Perhaps no phrase enjoys greater rhetorical employment in the halls of Student Government than “fiscal responsibility.”
It is a phrase used with such frequency and zeal that one would seem safe in assuming SG’s strict adherence to this principle without a second thought.
However, recent actions appear to cast this assumption into doubt, and with it, the presupposition that the term is properly understood.
It’s one thing to say you are fiscally responsible, but actually conducting business in such a manner sometimes requires sacrifice and austerity. In times of economic peril, such as these, it is not fiscally responsible to spend an inordinate amount of money on an event that caters to a distinct population of the student body.
Yet, sacrifice and fiscal clarity was conspicuously lacking in SG’s decision to allocate student funds for Compassion 2010, a religious-centric event that brought Christian musicians, speakers and other charity groups to campus Feb. 20.
On the heels of unveiling a proposed budget wrought with large cuts for a multitude of campus organizations, SG proudly doled out more than $50,000 to put on a show that transparently advances the interests of an exclusive group — one that relegates you to eternal damnation if you disagree with them.
Before we’re accused of the religious short-sightedness we feel our well-intended but misguided friends in SG have foisted on the student body, allow us to set the record straight: Our qualms are not with Christianity, but its preferential pecuniary treatment when fiscal restraint is touted as an an existential — if not moral — imperative.
If SG has around $50,000 to spend on a one-night religious concert for the benefit of around 1,000 attendees (the estimated Compassion turnout), it stands to reason that there is ample funding available for the campus organizations targeted for cuts, right?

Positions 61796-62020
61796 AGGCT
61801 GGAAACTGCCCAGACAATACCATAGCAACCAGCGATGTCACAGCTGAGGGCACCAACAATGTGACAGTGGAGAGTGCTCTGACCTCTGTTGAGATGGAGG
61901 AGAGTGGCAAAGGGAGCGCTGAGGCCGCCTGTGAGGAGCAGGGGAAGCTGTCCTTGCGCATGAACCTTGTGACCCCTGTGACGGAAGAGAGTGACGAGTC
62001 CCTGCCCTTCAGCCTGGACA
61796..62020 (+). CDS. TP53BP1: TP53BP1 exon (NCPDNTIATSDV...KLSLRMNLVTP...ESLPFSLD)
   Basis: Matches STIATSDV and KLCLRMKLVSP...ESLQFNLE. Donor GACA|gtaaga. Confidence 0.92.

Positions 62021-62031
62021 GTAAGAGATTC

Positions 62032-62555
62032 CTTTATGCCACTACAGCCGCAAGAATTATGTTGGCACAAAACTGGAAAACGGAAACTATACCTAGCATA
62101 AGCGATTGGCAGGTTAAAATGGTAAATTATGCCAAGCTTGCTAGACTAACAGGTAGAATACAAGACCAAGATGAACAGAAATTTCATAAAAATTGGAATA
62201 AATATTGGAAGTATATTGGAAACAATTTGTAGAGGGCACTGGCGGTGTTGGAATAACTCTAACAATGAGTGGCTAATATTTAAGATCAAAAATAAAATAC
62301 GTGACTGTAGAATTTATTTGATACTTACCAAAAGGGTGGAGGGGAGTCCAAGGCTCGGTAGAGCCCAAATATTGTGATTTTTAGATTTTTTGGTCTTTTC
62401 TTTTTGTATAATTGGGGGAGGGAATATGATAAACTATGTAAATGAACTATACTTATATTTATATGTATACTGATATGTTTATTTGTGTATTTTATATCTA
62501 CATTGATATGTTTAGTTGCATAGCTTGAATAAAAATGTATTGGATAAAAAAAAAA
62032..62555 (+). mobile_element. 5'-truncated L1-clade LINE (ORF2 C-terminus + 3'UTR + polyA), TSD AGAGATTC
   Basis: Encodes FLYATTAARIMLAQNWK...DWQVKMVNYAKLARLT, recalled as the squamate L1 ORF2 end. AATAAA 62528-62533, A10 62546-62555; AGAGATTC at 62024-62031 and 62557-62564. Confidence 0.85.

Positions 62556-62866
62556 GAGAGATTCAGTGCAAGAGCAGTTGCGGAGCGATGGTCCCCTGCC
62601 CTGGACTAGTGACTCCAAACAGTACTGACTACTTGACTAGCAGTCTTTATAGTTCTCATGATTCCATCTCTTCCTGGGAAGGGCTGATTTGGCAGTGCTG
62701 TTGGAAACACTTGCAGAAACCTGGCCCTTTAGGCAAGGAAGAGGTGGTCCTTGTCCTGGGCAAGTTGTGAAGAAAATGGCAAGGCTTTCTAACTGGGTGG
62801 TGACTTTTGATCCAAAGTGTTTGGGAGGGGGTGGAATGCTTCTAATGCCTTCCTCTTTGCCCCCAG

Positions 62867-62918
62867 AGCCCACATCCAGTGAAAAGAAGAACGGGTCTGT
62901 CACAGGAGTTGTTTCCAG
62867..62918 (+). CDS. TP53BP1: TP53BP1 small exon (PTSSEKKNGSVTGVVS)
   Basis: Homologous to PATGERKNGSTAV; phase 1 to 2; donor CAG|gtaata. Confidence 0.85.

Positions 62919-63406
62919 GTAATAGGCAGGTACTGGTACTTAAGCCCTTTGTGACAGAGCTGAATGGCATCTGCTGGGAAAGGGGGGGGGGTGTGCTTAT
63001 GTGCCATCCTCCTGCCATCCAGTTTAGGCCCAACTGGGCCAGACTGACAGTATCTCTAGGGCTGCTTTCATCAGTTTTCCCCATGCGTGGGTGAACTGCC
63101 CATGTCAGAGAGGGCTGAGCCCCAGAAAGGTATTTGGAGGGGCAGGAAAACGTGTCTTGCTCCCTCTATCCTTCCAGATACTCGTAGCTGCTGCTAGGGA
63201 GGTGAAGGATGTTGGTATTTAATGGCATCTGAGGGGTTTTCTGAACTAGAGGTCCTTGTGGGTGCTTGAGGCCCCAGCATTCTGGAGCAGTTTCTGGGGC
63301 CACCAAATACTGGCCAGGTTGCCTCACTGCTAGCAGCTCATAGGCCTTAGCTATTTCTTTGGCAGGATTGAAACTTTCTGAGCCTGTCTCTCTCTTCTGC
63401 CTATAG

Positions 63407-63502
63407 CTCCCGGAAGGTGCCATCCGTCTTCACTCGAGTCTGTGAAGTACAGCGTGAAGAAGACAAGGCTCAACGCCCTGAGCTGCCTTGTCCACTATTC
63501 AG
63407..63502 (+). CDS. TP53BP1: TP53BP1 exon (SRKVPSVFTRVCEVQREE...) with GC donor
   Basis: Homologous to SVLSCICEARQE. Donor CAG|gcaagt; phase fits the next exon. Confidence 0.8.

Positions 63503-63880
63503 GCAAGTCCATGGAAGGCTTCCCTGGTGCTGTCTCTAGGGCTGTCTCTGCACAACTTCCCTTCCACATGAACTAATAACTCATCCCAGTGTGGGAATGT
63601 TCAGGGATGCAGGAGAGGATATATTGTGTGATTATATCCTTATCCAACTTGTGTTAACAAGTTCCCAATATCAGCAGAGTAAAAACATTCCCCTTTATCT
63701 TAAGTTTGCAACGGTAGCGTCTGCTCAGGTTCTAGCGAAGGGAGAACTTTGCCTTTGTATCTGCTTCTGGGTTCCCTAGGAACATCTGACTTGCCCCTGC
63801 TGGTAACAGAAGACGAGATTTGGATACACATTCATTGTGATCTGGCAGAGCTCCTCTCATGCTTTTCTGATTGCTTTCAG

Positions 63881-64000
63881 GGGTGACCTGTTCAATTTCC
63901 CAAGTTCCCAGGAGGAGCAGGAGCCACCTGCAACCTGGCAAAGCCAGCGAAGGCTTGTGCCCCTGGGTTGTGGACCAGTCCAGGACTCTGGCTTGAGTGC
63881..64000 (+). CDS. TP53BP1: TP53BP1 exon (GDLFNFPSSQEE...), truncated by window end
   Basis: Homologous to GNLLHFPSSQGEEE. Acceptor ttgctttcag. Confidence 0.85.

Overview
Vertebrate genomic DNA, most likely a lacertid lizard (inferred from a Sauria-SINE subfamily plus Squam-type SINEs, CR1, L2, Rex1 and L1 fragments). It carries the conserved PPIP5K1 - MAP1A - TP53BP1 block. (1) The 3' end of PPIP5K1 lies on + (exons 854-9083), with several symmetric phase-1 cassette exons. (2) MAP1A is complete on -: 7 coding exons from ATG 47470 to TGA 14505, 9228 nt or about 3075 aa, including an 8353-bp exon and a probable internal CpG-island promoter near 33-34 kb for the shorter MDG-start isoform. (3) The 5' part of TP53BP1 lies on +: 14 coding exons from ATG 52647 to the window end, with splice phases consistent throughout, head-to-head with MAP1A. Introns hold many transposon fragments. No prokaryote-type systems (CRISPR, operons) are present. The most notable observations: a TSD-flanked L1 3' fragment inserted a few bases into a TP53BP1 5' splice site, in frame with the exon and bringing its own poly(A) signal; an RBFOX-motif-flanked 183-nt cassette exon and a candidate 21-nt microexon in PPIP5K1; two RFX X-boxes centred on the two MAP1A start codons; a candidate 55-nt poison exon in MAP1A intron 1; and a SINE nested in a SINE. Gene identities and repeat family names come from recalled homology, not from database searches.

We’re having a difficult time taking SG seriously about the need to tighten our budgetary belts when they flog fiscal responsibility one moment and approve such exorbitant and unnecessary spending the next.
Compounding our confusion is the incongruent statements some student representatives have made with regard to SG spending.
At the Feb. 12 budget hearings, Sen. Kyle Nelson, the Budget and Allocations Committee Chair, criticized the African American Student Union for failing to generate sufficient turnout at their comedy show to justify SG’s funding of the event.
But when recently presented with analogously abysmal spending-to-turnout numbers for Compassion, Nelson didn’t hesitate to defend the appropriation and endorse its continuation in the years to come.
At the Feb. 17 budget open forum, Nelson rationalized the B&A Committee’s decision to propose cuts to the International Center’s annual banquet based on the concern that “anyone off the street” could potentially attend.
“They [the B&A Committee and SG Treasurer Matt Samra] felt that funding something with Student Government, with student money, for someone who is not a student to eat and enjoy was not fiscally responsible,” Nelson said.
Yet, Compassion seems to suffer from this same conundrum.
The attendance for Compassion was estimated at around 1,000. But there’s really no way to know exactly how many or exactly who attended because the concert did not require a ticket or proof of student status for admission. Although a student ID was required to partake in the food provided, the show asked for no such thing for entrance.
In other words, “anyone off the street” could have potentially attended Compassion.
Apparently, what’s good for the goose is not good for the gander when it comes to allocating student money.
Senate President Mack Volk has cited an event’s “impact on the campus” as the key criterion for funding. We couldn’t agree more.
But we’re still trying to figure out what impact Compassion had, besides blowing a gaping hole through the SG budget.